Deprived parts of the country then saw higher numbers of COVID-19 cases and deaths throughout the pandemic.
Research by The Health Foundation earlier this year found that COVID-19 mortality rates in people under 65 were 3.7 times higher in the most deprived areas than the least deprived ones, aided by higher levels of infection and worse underlying health.
“Poorer groups are more likely to live in urban areas with high-population density, in houses or flats that are over-crowded, and work in occupations that place them at greater risk ,” explained Azeem Majeed, Professor of Primary Care and Public Health, and Head of the Department of Primary Care & Public Health at Imperial College London. For example, they have less opportunity to work from home than middle-class professionals.
This meant health services in these regions faced more pressure – and disruption.
“They were going into the pandemic starting from a lower base, with poorer health, so as services were disrupted, you accrued a bigger backlog of unmet need,” said Holmes. “And in poorer parts of the country, you’ve got the least private sector capacity and less ability to pay for private care.”
Majeed agrees. “There is strong association between poverty and ill-health. Poorer areas have a higher prevalence of health problems and demands on the NHS are greater,” he told Croakey. “This means that when healthcare is disrupted – as during the Covid-19 pandemic – it will have a disproportionate impact on poorer areas.”
As the UK now goes into winter, COVID and flu cases – along with other viruses – are expected to rise and accentuate the disparity. “It’s likely that this trend will continue in the coming months,” says Majeed.
He adds that disparities in vaccine coverage will further affect outcomes. Data shows that COVID-19 vaccine hesitancy is most common in groups including those from ethnic minority groups and social deprived backgrounds. Studies also show minority groups in England are more likely to live in deprived areas.
“We are seeing clear differences in take-up of COVID-19 vaccines; with uptake lowest among deprived groups, in poorer areas, and among ethnic minorities. These will all drive further health inequalities,” says Majeed. Government data shows vaccine uptake is highest in White British communities and lowest in Black and Asian communities.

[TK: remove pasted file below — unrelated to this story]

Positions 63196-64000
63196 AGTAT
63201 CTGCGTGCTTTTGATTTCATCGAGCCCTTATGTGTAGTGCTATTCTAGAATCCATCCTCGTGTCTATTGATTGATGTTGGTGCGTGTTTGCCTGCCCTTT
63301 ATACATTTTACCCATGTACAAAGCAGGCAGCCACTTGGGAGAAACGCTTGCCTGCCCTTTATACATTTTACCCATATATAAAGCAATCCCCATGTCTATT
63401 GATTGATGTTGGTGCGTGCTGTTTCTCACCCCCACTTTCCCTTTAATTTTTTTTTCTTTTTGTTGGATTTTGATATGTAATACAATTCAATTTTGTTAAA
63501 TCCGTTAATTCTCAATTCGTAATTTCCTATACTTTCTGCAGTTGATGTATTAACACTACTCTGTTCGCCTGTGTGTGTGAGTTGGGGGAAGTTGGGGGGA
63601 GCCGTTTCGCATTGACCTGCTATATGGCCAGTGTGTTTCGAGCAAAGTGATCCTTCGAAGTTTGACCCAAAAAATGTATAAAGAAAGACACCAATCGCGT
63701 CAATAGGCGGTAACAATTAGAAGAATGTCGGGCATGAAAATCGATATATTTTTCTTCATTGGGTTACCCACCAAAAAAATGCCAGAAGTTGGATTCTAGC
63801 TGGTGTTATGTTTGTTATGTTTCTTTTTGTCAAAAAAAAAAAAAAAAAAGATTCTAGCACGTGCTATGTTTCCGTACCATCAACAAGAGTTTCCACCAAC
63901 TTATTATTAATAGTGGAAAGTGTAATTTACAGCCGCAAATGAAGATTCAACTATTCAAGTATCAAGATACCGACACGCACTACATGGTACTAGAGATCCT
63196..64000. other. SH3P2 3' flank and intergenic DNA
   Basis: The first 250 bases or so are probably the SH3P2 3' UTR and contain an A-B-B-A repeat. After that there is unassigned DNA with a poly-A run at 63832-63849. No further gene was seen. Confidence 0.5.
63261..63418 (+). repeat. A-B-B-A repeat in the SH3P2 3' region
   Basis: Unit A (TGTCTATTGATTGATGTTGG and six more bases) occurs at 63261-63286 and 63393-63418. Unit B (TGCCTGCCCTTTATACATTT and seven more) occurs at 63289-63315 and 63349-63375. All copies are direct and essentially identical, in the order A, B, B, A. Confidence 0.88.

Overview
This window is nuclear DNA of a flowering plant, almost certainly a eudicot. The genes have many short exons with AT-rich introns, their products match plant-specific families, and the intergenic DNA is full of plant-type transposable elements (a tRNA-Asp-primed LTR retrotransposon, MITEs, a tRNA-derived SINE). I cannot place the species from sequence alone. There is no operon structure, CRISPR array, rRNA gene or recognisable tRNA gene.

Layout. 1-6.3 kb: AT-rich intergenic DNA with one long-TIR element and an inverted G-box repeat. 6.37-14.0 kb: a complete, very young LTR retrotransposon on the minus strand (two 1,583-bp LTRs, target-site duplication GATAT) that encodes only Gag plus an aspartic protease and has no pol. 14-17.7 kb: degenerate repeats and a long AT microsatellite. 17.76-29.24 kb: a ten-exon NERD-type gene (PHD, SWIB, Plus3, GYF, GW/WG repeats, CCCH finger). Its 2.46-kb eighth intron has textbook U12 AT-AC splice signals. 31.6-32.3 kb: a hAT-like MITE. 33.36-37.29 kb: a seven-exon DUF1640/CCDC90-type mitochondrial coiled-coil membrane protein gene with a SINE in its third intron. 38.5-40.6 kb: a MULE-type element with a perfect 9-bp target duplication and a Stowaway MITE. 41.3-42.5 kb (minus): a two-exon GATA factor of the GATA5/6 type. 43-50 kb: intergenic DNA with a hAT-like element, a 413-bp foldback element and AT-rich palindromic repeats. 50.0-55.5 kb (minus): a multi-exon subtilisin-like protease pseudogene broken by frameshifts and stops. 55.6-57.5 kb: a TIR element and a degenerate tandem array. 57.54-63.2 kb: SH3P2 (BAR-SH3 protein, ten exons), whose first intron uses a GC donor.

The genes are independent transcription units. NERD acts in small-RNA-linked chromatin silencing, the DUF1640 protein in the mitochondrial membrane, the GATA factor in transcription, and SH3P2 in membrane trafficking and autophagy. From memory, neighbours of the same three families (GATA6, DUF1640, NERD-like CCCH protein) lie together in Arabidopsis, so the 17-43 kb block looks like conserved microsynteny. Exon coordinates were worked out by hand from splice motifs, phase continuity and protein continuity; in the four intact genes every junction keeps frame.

While many may therefore feel reassured by vaccination rates in the UK, it’s again the impoverished communities who are at greatest risk – of infection and death from COVID-19, but also being left behind for other treatments.
New approaches and strategies
The Kings Fund has called for urgent action to mitigate this impact, with Holmes adding that while there is a good chance of ongoing COVID disruption this winter, solutions such as prioritising care and predicting conditions that affect poorer areas could help dampen the effect, along with greater sharing of resources across the NHS.
Johnson has also pledged extra budget to tackle the issue by increasing national insurance premiums for the population by 1.25%, with a significant proportion of the revenue dedicated to cutting waiting lists. Experts argue, however, that this won’t suffice.
Earlier this month, The Royal College of Physicians published a position paper setting out the need for cross-government strategies to reduce health inequalities and improve population health. It said the strategy needs to involve all government departments – not just the Department of Health and Social Care and the NHS.
The College highlighted the need to improve wide-ranging issues that affect poorer communities to a greater extent in order to prevent ill health in the first place. “Action must be taken on issues such as poor housing, food quality, communities and place, employment, racism and discrimination, transport and air pollution,” it wrote.
One thing is clear, however: the pandemic has brought health inequalities into the spotlight alongside related issues around ethnicity and health.
The UK Government is aware, has spoken out on this and announced budget – at the cost of the taxpayer – to address the issue, in part.
However, many public health advocates are concerned by an apparent effort by the Government to distract the focus from the structural injustices that cause such health inequalities.
In an article for the BMJ, public health physician Professor Gabriel Scally argues that the Government is changing the language around this issue with its increasing mention of ‘disparities’ rather than ‘inequalities’ to move attention away from this longstanding public health issue in the country.
“The attempt to replace ‘inequalities’, a term used widely and implying an undesirable situation that should be rectified, with the much less common word ‘disparities’, which at its most basic denotes merely the existence of difference, should be resisted by researchers and practitioners alike,” Scally writes.
Inequity is also firmly in the public spotlight following extensive research, reports and media coverage of the issue.
But whether health inequities stay in the spotlight remains to be seen.
While we would have said last year that pandemic behaviours have created a new normal, people have just as easily returned to their old norms in a matter of months. Meanwhile health services continue to be overburdened. And it’s not even winter yet.
The tweet above by the Secretary of State for Health and Social Care is a reminder that the impacts of COVID on the health system are wide-ranging and long-lasting.